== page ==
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‘Zhuangzi’ is the name of the second foundational text of the Daoist philosophical and religious tradition and the name of the putative author of this text, who early historical sources say flourished between about 350 and 300 B.C.E. As one of the two most popular Daoist texts in the Chinese tradition, the Zhuangzi has been the subject of more than sixty major East Asian commentaries since the third century C.E., some of which contain philosophically significant interpretations of the text. The most important of these are the commentary by Guo Xiang, which focuses on his understanding of Zhuangzi's philosophy of spontaneity, the commentary by Cheng Xuanying (ca. 620-670), a religious Daoist master with strong interests in emptiness theory, and commentaries by the following Sung and Ming dynasty literati scholars: Wang Pang (1042-76), Lin Xiyi (ca. 1200-73), Lo Miandao (ca. 1240-1300), and Jiao Hong (1541-1620). None of these has been fully translated into English and modern studies of them in any language are few, thus yielding a fertile field for future research. The existence of these commentaries demonstrates the great popularity of the Zhuangzi among Chinese literati who saw within it support for a withdrawal from a life of social and political service into a private life of reclusion and self-cultivation. If Confucianism came to stand for the foundational philosophy of this ethos of self-sacrifice, the Daoism of the Zhuangzi came to stand for its opposite, the escape from societal pressure into an individual path of freedom. While thus important to literati scholars, the work was also significant for Daoist religious practitioners who often took ideas and themes from it for their meditation practice, for example Sima Chengzhen's ‘Treatise on Sitting and Forgetting’ (ca. 660 C.E.) (Kohn 1987).
- 1. Provisos Concerning the Text
- 2. The Philosophy of the Inner Chapters
- 3. The Philosophy of the Outer and Miscellaneous Chapters
- Other Internet Resources
- Related Entries
What we know of the philosophy of Zhuangzi comes primarily from this work but readers of translations of the received recension (Watson, Graham 1981, Mair 1998) should be aware of the following provisos.
First, the received recension contains thirty-three chapters and is not the original recension of the text. Guo Xiang (d. 312 C.E.) revised a fifty-two chapter original recension first listed in Imperial bibliographies circa 110 C.E. by removing material he thought was superstitious and generally not of philosophical interest to his literati sensibilities. He appended a philosophical commentary to the text that became famous and within four centuries his shorter and snappier expurgated recension became the only one known. This recension is traditionally divided into three sections: ‘Inner Chapters’ (1-7), ‘Outer Chapters’ (8-22), ‘Miscellaneous Chapters’ (23-33). This division is quite old and is likely to have been part of the original recension.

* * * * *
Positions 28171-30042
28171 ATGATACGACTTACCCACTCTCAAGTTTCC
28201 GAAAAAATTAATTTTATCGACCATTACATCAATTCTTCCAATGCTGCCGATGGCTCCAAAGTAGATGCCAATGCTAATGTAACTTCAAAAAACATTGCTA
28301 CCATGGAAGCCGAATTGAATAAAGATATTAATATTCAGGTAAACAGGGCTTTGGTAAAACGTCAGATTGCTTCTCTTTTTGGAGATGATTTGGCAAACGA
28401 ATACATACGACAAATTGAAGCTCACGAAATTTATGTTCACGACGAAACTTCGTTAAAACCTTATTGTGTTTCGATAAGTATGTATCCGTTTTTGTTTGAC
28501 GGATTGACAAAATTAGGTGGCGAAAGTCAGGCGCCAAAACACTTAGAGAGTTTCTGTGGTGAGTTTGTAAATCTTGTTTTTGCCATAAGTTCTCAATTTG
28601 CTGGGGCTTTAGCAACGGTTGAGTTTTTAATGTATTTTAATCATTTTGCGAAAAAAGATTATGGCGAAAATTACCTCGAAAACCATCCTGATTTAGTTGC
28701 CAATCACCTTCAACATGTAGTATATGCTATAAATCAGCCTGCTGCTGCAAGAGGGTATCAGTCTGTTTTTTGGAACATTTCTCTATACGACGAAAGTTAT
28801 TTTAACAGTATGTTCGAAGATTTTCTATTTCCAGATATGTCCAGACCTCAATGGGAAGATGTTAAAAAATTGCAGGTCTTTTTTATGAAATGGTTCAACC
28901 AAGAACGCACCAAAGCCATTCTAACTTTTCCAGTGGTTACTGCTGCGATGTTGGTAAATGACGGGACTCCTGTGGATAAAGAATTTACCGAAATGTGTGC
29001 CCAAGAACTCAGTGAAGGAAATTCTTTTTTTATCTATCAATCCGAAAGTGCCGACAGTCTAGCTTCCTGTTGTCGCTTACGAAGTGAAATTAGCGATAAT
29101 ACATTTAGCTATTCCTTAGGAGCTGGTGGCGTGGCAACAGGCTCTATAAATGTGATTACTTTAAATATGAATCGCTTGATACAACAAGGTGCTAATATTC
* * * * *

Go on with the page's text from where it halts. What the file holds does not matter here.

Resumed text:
Second, the Zhuangzi text is clearly not the work of a single author and it is difficult to affix definitive authorship to any one person. At the very least there are five authorial voices best summarized by A.C. Graham: the historical Zhuangzi, later followers of Zhuangzi, followers influenced by the individualist thinker Yang Zhu, a ‘Primitivist’ Daoist author whose ideas are akin to those of the Daode jing, and the ‘Syncretist’ Daoist authors who Graham thinks compiled the first recension of the text (Graham 1979).
While it is true that many of the philosophical insights for which this work has become renowned in China and more recently in the West are found in the ‘Inner Chapters’ that have traditionally been ascribed to the historical Zhuangzi, we cannot fully understand these ideas and their significance without grasping how they relate to the entire thirty-three chapter text and the variety of ideas it contains. In this entry we shall accept the convention that a historical Zhuangzi authored most of the seven ‘Inner chapters’ while noting that there have been questions about this attribution that are not sufficient to overturn this traditional belief.
The Zhuangzi has become renowned for a series of original insights into human nature and the nature of the cosmos and many of these are found in the ‘Inner chapters.’ These insights are communicated in a variety of literary styles: didactic narratives, poetry, and very short prose essays. Like its famous companion, the Daode jing, the Zhuangzi is grounded in the complementary ideas of Dao and De. Dao, the ‘Way,’ is an ineffable monistic principle that infuses and guides the spontaneous processes of all phenomena; De, ‘Inner Power,’ is the realized manifestation of this Way within all phenomena. Despite sharing these foundational ideas, these two Daoist works discuss them very differently. The Daode jing often presents the characteristics and features of the Way in a direct discursive analysis (e.g., DDJ 1: "The Way that can be told of is not the Constant Way"). On the other hand, the Zhuangzi often approaches the Way indirectly through narratives and poetry. Witness the following rhetorical pointing to the Way: